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::: center home >> being here >> last donut? >> franklin

The Best Experiment Ever Done
Allan Franklin Lunchtime Talk
September 13, 2013

Allan Franklin has been writing on experiments in science for decades. He is a defining figure in the field of philosophy of scientific experimentation, or "PSX," as they call it. Allan is also the Senior Visiting Fellow in the Center this year.

He is incorrigibly cheerful. He recounts the dire news of the unprecedented flooding in his hometown of Boulder, Colorado, with the same cheer as he relates some funny anecdote. And he has many of the latter. He will share them with you at length whether you want them or not. But he does it with such good humor that you cannot help but be drawn in.

Today, Allan is our lunchtime speaker. He presents his material with his trademark humor. He lets you know through side remarks and quips that he thinks all this fancy talk of experiments and their roles is immensely amusing. It is a wonderful tonic. He shows that you can do serious work in philosophy of science and still have fun.

The topic is the question "What Makes a Good Experiment?" Allan sets out to answer and the lists begin. First, he lists the various types of good experiments: conceptually, technically, methodologically and pedagogically.

The pace is rapid and I was struggling to keep up, jotting down the key words as he ran over them. Then there was list of the roles experiments might serve: to explore, to articulate a theory, to call for a new theory, to demonstrate entities do not exist...



It was too fast. I turned my camera to the screen and took a photo. "I'll go back and look later," I thought.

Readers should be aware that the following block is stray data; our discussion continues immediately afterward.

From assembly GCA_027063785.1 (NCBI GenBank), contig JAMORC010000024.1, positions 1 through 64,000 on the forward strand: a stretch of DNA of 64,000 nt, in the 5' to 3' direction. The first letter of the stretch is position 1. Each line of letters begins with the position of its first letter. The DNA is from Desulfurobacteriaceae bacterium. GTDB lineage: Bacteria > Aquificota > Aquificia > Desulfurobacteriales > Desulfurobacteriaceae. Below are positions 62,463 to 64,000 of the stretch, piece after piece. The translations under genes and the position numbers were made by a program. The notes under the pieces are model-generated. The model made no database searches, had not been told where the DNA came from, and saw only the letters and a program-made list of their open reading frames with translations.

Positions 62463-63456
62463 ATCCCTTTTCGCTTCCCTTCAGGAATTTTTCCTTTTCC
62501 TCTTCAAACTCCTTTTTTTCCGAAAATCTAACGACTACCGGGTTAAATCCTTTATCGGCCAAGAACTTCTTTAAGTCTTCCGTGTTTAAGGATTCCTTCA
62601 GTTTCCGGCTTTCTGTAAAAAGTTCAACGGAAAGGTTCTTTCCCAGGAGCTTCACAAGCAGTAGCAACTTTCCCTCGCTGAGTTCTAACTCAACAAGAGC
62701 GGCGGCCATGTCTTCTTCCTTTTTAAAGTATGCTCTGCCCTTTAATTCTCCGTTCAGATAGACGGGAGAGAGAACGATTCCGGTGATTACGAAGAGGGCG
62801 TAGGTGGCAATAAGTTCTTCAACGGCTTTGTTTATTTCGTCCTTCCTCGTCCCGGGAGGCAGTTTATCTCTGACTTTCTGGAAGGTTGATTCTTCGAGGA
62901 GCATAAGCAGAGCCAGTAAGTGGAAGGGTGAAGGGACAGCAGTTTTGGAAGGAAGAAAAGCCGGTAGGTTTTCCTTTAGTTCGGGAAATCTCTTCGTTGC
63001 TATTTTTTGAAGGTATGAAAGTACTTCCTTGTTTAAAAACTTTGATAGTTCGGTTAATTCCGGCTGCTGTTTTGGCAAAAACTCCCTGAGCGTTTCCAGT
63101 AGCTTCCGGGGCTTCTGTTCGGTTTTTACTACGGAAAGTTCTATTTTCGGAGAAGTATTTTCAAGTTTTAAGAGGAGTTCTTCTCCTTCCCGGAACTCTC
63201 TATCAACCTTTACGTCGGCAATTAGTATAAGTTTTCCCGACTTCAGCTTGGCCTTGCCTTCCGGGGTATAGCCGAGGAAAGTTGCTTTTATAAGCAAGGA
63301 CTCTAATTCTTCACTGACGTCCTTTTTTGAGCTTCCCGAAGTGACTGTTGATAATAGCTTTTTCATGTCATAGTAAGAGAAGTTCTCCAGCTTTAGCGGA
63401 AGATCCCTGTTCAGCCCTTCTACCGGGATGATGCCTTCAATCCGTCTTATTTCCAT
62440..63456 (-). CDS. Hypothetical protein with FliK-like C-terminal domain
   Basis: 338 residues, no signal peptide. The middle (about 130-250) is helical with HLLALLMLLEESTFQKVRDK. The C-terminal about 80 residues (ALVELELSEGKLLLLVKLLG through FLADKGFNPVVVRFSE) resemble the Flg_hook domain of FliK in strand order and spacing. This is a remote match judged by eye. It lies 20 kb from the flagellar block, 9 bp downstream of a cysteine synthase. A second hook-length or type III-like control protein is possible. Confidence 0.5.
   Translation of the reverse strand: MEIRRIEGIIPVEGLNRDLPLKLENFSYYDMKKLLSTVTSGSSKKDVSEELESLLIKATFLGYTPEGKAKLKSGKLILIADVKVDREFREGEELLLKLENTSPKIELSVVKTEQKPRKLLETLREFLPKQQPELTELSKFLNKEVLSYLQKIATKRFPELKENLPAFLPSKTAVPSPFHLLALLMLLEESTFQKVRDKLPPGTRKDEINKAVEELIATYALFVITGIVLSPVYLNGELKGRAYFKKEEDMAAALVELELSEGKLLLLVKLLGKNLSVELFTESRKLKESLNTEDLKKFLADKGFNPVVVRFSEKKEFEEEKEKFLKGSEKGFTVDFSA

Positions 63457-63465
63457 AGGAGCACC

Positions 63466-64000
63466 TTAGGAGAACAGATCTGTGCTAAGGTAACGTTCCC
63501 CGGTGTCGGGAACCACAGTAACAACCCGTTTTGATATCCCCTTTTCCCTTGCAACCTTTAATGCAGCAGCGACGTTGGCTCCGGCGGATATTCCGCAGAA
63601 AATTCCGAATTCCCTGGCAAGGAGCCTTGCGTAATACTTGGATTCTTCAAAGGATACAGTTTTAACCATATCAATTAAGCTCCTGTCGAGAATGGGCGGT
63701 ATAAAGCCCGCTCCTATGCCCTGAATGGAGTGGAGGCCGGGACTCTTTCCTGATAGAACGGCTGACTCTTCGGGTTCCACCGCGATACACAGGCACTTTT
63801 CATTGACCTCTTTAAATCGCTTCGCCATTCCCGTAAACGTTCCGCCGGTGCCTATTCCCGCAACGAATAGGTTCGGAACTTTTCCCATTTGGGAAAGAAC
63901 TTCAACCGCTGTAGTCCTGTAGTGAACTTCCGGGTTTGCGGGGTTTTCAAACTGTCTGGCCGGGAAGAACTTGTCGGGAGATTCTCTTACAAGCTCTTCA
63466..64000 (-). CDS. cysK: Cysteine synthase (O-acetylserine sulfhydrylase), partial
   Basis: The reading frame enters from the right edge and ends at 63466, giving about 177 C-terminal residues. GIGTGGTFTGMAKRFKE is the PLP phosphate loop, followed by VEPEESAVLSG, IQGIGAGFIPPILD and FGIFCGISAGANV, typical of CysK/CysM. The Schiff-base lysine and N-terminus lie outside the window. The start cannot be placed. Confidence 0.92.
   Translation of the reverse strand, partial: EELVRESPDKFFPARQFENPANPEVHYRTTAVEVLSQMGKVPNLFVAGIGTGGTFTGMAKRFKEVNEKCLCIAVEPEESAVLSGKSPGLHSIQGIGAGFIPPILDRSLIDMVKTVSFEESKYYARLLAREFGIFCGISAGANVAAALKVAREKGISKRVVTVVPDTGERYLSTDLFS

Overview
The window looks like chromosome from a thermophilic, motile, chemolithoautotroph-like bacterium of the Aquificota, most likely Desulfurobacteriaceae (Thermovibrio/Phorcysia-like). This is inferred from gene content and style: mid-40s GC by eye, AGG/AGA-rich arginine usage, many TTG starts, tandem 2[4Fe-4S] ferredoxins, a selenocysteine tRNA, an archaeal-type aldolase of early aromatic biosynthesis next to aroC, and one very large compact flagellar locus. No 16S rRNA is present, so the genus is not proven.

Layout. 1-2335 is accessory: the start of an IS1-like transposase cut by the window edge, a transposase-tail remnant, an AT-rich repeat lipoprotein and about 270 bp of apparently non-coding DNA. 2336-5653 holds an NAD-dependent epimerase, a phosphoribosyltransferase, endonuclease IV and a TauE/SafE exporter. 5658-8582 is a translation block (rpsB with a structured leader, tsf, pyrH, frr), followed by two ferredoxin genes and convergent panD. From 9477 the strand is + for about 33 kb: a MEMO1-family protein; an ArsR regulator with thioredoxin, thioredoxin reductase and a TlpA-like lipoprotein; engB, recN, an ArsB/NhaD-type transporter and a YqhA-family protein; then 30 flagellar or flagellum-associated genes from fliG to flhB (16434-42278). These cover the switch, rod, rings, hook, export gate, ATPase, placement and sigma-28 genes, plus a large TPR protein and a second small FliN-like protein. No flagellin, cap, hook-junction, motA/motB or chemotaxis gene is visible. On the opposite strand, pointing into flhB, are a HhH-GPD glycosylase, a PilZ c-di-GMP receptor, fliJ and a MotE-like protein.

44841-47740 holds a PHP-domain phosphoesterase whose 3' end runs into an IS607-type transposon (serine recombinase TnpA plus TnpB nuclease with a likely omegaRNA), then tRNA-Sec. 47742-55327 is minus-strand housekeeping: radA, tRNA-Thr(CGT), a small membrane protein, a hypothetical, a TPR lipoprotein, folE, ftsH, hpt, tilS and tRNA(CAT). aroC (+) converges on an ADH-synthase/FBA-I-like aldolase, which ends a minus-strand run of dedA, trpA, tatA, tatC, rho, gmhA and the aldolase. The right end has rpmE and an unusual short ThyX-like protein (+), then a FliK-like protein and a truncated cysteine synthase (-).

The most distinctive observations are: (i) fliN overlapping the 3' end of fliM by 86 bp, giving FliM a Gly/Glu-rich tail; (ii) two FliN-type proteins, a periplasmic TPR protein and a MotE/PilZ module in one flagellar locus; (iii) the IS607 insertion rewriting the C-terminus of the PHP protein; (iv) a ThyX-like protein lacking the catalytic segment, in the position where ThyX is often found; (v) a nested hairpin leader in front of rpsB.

All this was not lost on Allan. He knew that long, abstract lists are tedious. He was hurrying to get past them. He now explained that it would be better when he arrived at the examples of experiments.

His first experiment was Mendel's famous breeding of pea plants. How could a talk come alive with a recounting of these experiments, so well known to everyone? He promised us a primer. What came onto the screen was like nothing I'd seen before in a Center talk: The Gregor Mendel Rap, by Parish Monk:

We scholars like to think that our thoughts are lofty and our purposes serious. But the child in everyone in the room was entertained for the 1 minute and 26 seconds of the video.

Could Allan top that? In fact he already had. We scholars like to hedge our assertions. Nothing major is said without insurance from a qualifying, preparatory clause and a silent footnote. Without a shred of timidity, Allan had declared earlier that Mendel's experiment is

"the best experiment ever done."

A prudent speaker may have stopped there. He had just painted a rather large target on his forehead for question time. But not Allan. He persisted:

"It is a work of genius."

These were bold assertions. Allan now proceeded to make good on them. He had his list of how an experiment may be good. He went down it, checking off how Mendel's experiments were good in each way.

They were exploratory, for there was no prior theory. They called for a new theory; the regularities Mendel found demanded some account. They were technically good. Their logic is beautiful and the statistical evidence powerful. What Mendel had done with his experiments was to found modern genetics. Both the concepts of the theory and evidence for their applicability came from the experiments.

There were two more experiments to be recounted in the talk and then came a lively discussion. I wondered if it would happen, but no one challenged the claim that Mendel's experiments were the best ever done.

John D. Norton



Revised 9/17/13 - Copyright 2012